A future SNP government will seek to "equalise" financial support for students at colleges and universities, Nicola Sturgeon has said.

The First Minister said it was time for a review of "the overall landscape of student support", stating that details will be included in the party's election manifesto.

Ms Sturgeon was speaking at a National Union of Students Scotland hustings event with the Scottish party leaders.

She said she would look at addressing "anomalies" in the system which can mean that those studying at colleges do not receive the same level of help as those at universities.

"I don't think access to student support should be based on where you choose to study, it should be based on your particular circumstances as a student," Ms Sturgeon said.

"I think we should be looking at having an equalised system of student support across further education and higher education so that it is you and your circumstances that drives the level of support you get, not where you choose to go to study."

Pressed for details of the review, she added: "You will have to wait for our manifesto - but you can take it from what I have said that reviewing the entirety of student support to look at the anomalies and the different levels of support for different types of students is certainly something I want to see."

Labour and the Liberal Democrats have both pledged to increase financial support for students.

Kezia Dugdale, the Scottish Labour leader, vowed her party would increase the young student bursary by about £900, while the independent student bursary - paid to those who are no longer dependent on their parents - would rise by around £180.

She said: "Labour will deliver better student support in Scotland, giving a better and fairer deal to the poorest students. We will keep tuition free and reverse the SNP's cuts to higher education bursaries for the poorest students so that anyone can afford to go to university.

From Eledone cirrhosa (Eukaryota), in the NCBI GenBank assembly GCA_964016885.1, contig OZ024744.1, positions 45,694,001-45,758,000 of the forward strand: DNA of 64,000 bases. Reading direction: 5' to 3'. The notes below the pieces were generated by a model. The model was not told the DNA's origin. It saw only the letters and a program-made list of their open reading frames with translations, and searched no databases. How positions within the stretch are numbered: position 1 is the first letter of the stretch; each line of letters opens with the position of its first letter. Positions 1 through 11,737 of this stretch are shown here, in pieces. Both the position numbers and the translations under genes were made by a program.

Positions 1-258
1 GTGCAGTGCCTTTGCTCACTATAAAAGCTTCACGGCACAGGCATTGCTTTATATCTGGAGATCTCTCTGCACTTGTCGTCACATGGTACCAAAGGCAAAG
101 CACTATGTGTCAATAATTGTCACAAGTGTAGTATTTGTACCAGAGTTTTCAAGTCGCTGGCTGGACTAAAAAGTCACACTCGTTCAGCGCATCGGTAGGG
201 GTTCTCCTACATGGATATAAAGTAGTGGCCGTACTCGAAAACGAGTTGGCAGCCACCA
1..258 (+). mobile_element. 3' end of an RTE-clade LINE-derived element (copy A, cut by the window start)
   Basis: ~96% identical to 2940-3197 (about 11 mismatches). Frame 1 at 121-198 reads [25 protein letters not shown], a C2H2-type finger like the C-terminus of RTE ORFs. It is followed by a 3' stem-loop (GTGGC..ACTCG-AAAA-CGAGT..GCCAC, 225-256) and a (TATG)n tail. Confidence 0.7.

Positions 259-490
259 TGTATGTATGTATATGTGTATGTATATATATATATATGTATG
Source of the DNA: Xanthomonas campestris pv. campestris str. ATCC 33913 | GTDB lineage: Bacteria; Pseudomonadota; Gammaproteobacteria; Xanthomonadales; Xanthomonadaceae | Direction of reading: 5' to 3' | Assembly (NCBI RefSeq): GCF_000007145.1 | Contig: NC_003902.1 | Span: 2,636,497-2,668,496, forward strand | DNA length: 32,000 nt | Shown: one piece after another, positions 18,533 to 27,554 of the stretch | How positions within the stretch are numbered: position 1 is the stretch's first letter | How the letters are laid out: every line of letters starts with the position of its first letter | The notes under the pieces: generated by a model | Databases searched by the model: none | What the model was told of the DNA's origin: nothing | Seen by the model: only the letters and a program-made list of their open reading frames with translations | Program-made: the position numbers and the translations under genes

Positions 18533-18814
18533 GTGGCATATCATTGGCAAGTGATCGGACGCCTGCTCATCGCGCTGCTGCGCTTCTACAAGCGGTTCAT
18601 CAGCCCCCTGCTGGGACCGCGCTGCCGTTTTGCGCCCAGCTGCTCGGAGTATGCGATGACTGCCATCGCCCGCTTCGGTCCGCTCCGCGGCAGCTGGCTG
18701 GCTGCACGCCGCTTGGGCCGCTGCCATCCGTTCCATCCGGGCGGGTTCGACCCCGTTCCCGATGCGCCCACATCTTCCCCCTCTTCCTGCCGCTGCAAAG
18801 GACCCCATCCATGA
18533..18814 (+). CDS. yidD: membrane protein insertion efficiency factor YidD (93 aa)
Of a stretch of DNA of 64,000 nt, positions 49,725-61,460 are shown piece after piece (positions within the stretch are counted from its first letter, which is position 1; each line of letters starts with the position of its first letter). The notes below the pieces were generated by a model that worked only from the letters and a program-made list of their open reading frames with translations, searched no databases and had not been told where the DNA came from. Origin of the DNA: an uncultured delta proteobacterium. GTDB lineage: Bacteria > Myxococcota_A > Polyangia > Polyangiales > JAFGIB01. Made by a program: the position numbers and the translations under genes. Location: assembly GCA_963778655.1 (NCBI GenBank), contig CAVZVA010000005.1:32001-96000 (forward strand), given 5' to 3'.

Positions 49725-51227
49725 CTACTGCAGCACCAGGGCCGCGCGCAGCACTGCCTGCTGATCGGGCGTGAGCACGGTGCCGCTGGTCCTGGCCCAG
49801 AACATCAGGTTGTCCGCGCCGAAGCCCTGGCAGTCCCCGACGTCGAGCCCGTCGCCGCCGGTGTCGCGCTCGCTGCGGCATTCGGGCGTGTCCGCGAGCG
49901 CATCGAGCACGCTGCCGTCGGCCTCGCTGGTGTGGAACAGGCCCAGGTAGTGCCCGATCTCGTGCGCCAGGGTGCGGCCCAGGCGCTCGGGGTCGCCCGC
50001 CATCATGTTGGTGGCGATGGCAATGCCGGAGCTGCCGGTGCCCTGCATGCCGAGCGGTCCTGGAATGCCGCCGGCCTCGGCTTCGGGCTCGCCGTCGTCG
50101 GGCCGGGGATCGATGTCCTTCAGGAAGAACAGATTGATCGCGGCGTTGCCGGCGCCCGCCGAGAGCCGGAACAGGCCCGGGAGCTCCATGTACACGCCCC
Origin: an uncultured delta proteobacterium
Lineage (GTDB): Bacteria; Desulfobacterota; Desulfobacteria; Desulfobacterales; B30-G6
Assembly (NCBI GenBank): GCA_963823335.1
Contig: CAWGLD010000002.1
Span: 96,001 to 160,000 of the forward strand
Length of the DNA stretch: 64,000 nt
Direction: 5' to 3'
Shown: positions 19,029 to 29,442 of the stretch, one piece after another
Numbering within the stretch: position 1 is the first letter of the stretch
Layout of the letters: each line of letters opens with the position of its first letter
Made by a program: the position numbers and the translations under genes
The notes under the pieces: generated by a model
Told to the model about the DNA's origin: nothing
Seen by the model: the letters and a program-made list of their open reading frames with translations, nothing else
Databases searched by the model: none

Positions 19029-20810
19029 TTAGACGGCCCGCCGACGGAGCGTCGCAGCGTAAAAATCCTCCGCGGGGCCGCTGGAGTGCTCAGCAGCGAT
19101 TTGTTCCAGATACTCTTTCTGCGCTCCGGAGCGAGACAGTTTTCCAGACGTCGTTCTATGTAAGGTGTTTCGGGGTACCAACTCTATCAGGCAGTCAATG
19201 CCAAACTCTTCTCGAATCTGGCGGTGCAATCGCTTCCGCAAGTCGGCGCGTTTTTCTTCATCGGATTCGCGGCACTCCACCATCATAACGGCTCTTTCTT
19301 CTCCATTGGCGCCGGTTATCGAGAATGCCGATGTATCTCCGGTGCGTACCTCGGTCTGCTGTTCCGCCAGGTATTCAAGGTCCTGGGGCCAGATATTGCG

"We can make that promise because of the different decisions we are taking on tax to invest in education."

Lib Dem leader William Rennie said his party would provide £30 million of new bursary funding to help students, and would increase the point at which people have to start repaying their student loans from the current threshold of £17,495 to £21,000.

The Liberal Democrats would also provide £5 million additional bursary support for colleges, and would keep university free for Scottish students.

Mr Rennie said: "The Liberal Democrats will provide £30 million of new bursary support for Scottish students. This will allow us to meet the recommendations on the Commission on Widening Access. We will turn back the tide of the SNP's switch to loans rather than grants.

"To be the best again on education, we need students from all backgrounds studying hard at colleges and universities. Our plan for better bursary support will give more access to more students."

The only party against free university education are the Conservatives, who propose a £1,500 a year graduate contribution - amounting to £6,000 for a four-year honours degree - which would be paid by those earning £20,000 a year or more.

Conservative candidate Adam Tomkins said the party would use the money to fund bursaries for poorer students and reverse cuts to further education.